Ruiz v. United States, Criminal No. RWT-10-0472

Citation146 F.Supp.3d 726
Decision Date25 November 2015
Docket NumberCriminal No. RWT-10-0472,Civil No. RWT-15-1143
Parties Carlos Jose Trejo Ruiz, Petitioner, v. United States of America, Respondent.
CourtU.S. District Court — District of Maryland

C. Justin Brown, Law Office of C. Justin Brown LLC, Baltimore, MD, for Petitioner.

George Jarrod Hazel, Stacy Dawson Belf, Office of the United States Attorney, Greenbelt, MD, for Respondent.




On August 4, 2010, Petitioner Carlos Jose Trejo Ruiz was indicted along with eight other defendants and charged with a single count of conspiracy to distribute cocaine and cocaine base, ECF No. 1. A Superseding Indictment was returned on December 22, 2010, ECF No. 145, that added additional counts not involving Trejo Ruiz, who remained named as a defendant only in Count One charging conspiracy. Less than six weeks before the scheduled trial,1 a Second Superseding Indictment was returned that, for the first time since the inception of the case, added four additional charges against Trejo Ruiz. A new Count Four charged him with possession of a machinegun during and in relation to a drug trafficking offense in violation of 18 U.S.C. § 924 (c)(1)(B)(ii)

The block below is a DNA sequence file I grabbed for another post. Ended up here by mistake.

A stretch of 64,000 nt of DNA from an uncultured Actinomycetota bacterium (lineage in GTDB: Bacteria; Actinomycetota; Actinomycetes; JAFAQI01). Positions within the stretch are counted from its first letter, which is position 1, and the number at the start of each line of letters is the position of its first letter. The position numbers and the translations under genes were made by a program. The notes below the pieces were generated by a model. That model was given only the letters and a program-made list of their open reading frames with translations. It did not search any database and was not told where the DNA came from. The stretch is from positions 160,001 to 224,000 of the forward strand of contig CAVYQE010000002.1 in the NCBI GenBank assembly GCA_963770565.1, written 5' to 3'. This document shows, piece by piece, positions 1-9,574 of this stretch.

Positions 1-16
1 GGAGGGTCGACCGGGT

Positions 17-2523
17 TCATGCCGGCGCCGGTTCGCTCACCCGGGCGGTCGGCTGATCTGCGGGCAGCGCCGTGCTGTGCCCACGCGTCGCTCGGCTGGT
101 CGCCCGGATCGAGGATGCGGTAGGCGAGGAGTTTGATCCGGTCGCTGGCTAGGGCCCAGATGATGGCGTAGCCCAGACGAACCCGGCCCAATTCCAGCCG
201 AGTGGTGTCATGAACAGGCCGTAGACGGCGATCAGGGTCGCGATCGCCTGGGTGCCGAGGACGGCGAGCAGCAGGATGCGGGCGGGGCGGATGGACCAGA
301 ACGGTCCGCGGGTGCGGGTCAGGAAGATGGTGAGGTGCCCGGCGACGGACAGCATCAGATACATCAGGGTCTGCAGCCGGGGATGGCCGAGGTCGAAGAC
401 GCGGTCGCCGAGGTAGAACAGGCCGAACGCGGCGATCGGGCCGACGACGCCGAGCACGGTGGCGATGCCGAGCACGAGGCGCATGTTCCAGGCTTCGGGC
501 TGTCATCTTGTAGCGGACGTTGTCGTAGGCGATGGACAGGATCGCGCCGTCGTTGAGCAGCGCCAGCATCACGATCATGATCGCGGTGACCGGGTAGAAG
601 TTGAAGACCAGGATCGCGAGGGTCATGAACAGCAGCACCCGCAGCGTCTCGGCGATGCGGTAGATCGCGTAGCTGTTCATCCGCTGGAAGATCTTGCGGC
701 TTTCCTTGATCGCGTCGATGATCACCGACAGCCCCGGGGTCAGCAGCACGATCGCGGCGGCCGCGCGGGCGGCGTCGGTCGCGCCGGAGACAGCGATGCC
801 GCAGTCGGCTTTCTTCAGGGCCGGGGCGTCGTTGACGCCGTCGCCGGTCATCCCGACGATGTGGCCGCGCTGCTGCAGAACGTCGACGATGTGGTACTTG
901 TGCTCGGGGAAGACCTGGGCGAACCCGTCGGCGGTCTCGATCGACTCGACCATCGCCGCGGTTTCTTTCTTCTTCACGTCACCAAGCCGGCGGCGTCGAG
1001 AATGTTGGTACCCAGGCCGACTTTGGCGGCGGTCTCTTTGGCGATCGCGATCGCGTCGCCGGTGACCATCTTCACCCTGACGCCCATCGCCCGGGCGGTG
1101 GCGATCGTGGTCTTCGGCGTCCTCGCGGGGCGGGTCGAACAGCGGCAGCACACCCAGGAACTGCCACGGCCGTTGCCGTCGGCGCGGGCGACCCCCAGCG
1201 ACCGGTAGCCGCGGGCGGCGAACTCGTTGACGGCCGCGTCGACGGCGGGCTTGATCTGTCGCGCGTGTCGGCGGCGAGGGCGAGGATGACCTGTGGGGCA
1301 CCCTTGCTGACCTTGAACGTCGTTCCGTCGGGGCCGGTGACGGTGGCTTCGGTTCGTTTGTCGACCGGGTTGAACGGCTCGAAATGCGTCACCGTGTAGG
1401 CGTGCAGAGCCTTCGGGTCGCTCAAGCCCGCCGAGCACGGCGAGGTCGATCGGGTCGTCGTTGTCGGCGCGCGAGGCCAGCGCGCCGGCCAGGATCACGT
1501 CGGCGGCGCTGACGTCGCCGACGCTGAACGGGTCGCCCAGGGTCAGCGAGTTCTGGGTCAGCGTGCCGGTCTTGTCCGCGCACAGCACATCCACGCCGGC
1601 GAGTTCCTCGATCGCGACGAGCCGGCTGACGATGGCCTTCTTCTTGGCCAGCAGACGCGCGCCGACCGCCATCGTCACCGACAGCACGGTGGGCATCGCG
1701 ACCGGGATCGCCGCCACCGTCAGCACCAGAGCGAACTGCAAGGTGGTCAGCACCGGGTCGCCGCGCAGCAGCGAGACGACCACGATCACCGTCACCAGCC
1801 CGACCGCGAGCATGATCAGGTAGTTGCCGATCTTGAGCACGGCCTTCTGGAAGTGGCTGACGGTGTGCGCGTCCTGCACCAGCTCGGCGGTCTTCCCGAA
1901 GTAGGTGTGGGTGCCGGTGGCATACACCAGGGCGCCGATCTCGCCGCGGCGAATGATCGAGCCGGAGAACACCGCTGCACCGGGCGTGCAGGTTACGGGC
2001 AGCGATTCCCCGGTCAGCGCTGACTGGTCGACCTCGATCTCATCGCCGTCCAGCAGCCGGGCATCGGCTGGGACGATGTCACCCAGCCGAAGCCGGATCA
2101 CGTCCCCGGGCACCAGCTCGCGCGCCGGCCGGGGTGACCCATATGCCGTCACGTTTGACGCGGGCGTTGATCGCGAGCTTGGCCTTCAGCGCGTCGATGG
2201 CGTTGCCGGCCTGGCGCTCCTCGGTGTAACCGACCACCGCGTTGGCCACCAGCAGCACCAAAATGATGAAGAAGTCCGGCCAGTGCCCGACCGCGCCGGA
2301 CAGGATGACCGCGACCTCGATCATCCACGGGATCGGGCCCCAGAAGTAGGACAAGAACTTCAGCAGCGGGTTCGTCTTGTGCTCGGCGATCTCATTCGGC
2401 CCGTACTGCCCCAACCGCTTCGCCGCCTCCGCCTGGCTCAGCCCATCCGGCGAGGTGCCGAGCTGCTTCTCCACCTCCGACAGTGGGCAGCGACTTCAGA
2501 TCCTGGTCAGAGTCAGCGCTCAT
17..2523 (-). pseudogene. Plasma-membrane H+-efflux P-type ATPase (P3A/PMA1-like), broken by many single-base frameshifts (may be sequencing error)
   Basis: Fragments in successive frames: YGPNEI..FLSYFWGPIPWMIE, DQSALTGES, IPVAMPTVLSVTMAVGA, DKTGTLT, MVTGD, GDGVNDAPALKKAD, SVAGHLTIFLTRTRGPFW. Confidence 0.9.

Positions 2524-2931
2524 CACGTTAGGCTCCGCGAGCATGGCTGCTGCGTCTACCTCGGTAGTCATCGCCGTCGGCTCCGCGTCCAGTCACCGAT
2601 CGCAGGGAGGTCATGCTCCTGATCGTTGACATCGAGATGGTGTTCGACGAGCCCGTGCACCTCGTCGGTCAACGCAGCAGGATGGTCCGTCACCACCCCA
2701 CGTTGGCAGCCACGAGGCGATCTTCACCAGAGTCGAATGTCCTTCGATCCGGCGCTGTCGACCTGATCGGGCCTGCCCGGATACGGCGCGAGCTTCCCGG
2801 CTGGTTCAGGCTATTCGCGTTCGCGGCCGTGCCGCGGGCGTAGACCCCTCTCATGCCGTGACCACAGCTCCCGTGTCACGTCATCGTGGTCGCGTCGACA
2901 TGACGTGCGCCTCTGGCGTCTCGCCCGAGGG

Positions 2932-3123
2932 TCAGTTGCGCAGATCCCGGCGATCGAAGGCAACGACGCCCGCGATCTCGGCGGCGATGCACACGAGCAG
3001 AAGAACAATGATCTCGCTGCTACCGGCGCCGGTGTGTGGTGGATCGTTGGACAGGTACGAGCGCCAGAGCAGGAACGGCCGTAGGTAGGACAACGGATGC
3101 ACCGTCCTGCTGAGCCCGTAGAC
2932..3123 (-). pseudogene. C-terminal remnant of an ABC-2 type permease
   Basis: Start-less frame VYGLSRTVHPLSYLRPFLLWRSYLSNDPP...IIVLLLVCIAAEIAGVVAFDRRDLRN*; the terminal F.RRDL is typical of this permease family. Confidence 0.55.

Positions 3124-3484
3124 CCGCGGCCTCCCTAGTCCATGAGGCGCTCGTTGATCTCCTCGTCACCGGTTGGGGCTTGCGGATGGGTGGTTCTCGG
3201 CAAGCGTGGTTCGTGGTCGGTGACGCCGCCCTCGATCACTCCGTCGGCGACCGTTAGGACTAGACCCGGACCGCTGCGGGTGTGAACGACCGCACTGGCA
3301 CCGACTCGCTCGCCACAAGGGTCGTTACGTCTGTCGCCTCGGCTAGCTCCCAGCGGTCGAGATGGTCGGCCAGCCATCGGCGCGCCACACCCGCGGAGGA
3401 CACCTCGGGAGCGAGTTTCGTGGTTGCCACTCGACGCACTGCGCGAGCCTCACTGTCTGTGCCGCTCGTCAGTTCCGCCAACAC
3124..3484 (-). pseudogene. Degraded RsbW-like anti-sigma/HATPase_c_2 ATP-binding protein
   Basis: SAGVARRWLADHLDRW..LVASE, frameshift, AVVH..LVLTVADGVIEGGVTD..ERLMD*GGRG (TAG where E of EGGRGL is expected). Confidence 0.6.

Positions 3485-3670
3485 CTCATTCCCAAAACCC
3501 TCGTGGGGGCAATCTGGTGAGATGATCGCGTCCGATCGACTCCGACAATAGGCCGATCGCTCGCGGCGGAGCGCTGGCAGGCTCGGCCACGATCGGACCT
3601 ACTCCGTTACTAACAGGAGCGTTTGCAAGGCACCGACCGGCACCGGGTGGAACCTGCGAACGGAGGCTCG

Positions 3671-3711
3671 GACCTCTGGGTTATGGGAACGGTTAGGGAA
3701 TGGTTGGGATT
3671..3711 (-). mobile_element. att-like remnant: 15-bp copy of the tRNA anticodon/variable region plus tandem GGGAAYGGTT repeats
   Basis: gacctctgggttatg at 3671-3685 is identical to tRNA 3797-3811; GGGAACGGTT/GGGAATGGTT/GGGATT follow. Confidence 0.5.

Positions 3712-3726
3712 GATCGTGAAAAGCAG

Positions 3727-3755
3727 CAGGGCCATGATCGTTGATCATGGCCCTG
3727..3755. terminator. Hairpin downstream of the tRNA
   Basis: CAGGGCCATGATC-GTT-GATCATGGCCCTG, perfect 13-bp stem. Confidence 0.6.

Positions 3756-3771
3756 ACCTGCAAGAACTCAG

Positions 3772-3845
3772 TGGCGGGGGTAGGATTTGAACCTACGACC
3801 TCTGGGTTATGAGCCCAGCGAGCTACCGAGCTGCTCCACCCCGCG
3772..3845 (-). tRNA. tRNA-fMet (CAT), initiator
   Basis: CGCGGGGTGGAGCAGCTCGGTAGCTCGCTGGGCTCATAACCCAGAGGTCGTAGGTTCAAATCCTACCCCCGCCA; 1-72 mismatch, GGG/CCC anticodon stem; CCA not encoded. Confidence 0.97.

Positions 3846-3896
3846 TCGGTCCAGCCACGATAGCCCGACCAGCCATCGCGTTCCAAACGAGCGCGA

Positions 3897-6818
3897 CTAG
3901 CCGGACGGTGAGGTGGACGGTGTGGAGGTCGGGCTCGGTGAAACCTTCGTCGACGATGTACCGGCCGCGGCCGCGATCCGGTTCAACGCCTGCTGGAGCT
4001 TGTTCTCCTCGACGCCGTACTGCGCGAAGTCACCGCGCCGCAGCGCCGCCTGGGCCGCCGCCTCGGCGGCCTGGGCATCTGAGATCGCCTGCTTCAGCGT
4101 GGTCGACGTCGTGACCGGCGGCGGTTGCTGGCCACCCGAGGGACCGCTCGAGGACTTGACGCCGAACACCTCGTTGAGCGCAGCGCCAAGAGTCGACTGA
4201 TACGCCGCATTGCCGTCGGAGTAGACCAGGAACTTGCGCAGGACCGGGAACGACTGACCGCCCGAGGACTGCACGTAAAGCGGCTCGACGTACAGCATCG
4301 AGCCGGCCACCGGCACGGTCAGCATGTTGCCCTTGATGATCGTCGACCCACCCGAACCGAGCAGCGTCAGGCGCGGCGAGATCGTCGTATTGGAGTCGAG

, an offense that carries a mandatory minimum consecutive sentence of thirty years. ECF No. 335. After a five-day trial beginning on June 26, 2012, the jury returned a verdict finding Trejo Ruiz guilty on all counts. ECF No. 364.

Trejo Ruiz has now filed a petition under 28 U.S.C. § 2255

to vacate, set aside, or correct his sentence based on ineffective assistance of counsel. ECF No. 509. He alleges unreasonable performance due to his attorney's failure to request a jury instruction that conviction under the machinegun count required proof of mens rea , i.e., proof that he knew that the weapon was a machinegun. ECF No. 509, at 1. He alleges that he was prejudiced by the unreasonable performance because a reasonable juror, properly instructed, would have been unlikely to convict him of the machinegun charge. For the reasons that follow, the Court agrees with Trejo Ruiz and will vacate his conviction and sentence on the machinegun charge.